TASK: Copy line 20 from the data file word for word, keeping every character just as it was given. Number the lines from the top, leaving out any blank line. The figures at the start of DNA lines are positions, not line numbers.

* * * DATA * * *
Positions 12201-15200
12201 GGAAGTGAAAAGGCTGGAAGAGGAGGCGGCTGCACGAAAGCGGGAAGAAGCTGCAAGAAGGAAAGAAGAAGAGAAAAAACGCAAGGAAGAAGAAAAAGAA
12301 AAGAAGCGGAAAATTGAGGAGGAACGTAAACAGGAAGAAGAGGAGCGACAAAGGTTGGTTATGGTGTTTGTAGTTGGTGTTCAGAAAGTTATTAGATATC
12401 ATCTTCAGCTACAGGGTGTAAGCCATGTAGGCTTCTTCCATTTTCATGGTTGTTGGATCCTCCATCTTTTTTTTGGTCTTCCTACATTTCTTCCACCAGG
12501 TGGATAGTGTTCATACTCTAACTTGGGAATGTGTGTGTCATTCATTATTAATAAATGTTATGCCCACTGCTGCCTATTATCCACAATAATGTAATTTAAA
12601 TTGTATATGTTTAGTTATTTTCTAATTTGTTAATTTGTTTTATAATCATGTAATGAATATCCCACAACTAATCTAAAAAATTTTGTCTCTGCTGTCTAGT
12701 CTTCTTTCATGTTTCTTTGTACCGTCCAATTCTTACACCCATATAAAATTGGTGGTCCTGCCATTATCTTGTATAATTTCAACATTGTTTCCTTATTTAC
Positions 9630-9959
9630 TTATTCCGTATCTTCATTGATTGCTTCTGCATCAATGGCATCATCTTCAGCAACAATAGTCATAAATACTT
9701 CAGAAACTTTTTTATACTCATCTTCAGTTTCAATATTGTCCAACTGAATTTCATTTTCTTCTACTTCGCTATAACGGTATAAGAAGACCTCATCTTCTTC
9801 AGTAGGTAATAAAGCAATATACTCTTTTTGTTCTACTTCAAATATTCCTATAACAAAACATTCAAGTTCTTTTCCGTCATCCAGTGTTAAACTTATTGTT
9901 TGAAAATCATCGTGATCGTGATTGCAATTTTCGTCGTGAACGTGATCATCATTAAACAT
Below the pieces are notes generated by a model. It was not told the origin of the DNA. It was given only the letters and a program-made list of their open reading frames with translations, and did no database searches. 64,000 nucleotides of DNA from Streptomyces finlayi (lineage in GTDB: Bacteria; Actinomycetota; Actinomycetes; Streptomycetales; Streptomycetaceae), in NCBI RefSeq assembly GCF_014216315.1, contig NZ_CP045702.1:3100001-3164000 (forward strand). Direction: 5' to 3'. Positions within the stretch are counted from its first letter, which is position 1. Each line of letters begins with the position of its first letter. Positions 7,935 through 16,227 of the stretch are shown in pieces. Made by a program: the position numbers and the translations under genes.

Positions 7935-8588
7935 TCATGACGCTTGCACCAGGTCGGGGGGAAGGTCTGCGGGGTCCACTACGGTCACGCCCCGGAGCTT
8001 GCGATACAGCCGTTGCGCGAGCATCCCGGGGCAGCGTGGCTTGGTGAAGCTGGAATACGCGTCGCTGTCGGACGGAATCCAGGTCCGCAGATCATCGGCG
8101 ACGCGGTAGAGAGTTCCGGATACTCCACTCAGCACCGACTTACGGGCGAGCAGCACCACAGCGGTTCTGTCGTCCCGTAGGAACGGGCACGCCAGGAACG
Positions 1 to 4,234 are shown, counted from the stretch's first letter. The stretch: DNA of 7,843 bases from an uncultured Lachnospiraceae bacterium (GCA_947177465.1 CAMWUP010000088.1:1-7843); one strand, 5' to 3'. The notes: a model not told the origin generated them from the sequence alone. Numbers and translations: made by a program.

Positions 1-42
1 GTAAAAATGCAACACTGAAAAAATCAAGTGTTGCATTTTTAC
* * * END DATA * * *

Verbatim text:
1 GTAAAAATGCAACACTGAAAAAATCAAGTGTTGCATTTTTAC